OCT 07, 2020 9:00 AM PDT

Discovery of Phosphine on Venus - What Does It Mean?

WRITTEN BY: Daniel Duan

A Nature Astronomy paper in September, titled "Phosphine gas in the cloud decks of Venus", has led to an exploding curiosity toward our planetry neighbor and increasing speculation of alien life forms on Earth's "hellish" twin. However, the news might have also got you scratching your head: why does the finding of a single, inorganic compound has any connection to life beyond Earth?

The international team of scientists behind the research first spoted phosphine's molecular "fingerprints", a unique pattern in spectral absoprtion, back in mid-2017, using the James Clerk Maxwell Telescope in Hawaii. In 2019, a study using the ALMA telescope in Northern Chile confirmed the earlier findings, and also determined the atmospheric concentration of the compound to be about 20 parts per billion (ppb).

Phosphine (PH3) is a flammable, odorless, and highly toxic gas. It was first artificially produced in the lab in the late eighteenth century by chemist Philippe Gengembre, who heat up white phosphorus in a solution of potassium fertilizer. The synthesis of phosphine through inorganic reactions is possible but its synthesis require a huge input of energy. And given the raw materials and the environmental conditions on Venus, scientists found it unlike for phosphine to be so concentrated without any involvement of biological processes. 

Therefore, the researchers concluded that the discovery of phosphine in the upper atmosphere of Venus could be an indication of "the presence of life" on the planet.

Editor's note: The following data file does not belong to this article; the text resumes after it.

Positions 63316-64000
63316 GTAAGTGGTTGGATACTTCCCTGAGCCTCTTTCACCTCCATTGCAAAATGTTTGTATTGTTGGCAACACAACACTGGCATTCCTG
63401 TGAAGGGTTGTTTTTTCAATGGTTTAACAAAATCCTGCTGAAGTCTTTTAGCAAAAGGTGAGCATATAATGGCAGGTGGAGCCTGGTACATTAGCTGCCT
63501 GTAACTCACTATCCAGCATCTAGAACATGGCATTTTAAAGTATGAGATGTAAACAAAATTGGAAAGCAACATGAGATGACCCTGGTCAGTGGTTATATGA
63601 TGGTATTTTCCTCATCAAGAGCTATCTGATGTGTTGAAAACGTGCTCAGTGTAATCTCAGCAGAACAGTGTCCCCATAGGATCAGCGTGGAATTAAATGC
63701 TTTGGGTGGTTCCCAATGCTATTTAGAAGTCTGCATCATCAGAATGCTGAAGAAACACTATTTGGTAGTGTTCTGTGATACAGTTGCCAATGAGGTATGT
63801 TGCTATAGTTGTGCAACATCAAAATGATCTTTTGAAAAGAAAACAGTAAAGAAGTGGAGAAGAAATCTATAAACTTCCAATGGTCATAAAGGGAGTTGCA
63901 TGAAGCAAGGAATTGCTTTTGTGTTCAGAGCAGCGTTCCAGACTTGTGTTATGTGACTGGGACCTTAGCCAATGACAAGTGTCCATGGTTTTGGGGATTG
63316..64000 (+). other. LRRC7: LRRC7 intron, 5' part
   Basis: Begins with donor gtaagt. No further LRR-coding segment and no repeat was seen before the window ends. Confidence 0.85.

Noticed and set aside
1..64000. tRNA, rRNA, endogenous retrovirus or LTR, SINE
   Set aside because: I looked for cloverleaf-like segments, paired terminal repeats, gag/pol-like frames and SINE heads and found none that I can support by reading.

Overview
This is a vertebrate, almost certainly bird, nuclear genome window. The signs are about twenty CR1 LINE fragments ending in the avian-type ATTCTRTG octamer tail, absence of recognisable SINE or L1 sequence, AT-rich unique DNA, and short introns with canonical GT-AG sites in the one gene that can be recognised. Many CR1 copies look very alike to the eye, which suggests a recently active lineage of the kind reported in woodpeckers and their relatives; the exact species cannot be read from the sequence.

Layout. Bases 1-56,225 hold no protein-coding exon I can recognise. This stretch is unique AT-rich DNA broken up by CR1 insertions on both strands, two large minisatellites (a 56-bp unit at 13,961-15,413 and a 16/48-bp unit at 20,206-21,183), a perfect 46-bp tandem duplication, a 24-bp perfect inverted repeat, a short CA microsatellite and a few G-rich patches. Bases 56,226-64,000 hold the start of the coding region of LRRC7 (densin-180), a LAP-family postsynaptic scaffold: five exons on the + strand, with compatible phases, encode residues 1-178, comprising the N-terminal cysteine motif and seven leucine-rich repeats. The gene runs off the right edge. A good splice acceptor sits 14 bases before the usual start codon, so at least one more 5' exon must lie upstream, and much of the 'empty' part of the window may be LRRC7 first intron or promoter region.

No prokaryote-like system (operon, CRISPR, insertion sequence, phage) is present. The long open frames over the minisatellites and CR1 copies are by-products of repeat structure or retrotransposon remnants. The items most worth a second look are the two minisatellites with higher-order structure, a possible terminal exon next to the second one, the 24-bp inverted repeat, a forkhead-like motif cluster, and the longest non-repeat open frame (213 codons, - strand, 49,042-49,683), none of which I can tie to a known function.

Source: Seeker via Youtube

About the Author
  • Graduated with a bachelor degree in Pharmaceutical Science and a master degree in neuropharmacology, Daniel is a radiopharmaceutical and radiobiology expert based in Ottawa, Canada. With years of experience in biomedical R&D, Daniel is very into writing. He is constantly fascinated by what's happening in the world of science. He hopes to capture the public's interest and promote scientific literacy with his trending news articles. The recurring topics in his Chemistry & Physics trending news section include alternative energy, material science, theoretical physics, medical imaging, and green chemistry.
You May Also Like
JAN 27, 2021
Chemistry & Physics
Air purifiers may increase the spread of viral transmission, not hinder it
JAN 27, 2021
Air purifiers may increase the spread of viral transmission, not hinder it
A recent study published in Physics of Fluids, from AIP Publishing, sheds new light on the pros and cons of air pur ...
FEB 14, 2021
Chemistry & Physics
Enhancing fluorescence signals from biomarkers using nanotechnology
FEB 14, 2021
Enhancing fluorescence signals from biomarkers using nanotechnology
In a new study published in Nature Communications, researchers from Ludwig-Maximilians-Universität München (LM ...
FEB 19, 2021
Chemistry & Physics
Ultraviolet TV for animals - and what it can teach us
FEB 19, 2021
Ultraviolet TV for animals - and what it can teach us
Does your dog like watching TV with you? Chances are probably not, because dogs’ eyes see light much faster than h ...
MAR 13, 2021
Cell & Molecular Biology
Pencil-Eraser Tool Can Selectively Modify Proteins
MAR 13, 2021
Pencil-Eraser Tool Can Selectively Modify Proteins
Carbohydrates are essential sources of energy, but sugar molecules serve a variety of other biological functions as well ...
MAR 25, 2021
Clinical & Molecular DX
Police Speeding Radar Technology Used to Catch Antibiotic-Resistant Bacteria
MAR 25, 2021
Police Speeding Radar Technology Used to Catch Antibiotic-Resistant Bacteria
Doppler radars are used by cops to catch speeding drivers, in spacecraft navigation, and for forecasting the weather. No ...
APR 20, 2021
Chemistry & Physics
Warning: public restroom ahead, high levels of aerosol particles
APR 20, 2021
Warning: public restroom ahead, high levels of aerosol particles
New research on the aerosolization of pathogens provides recommendations for public restroom use. According to the study ...
Loading Comments...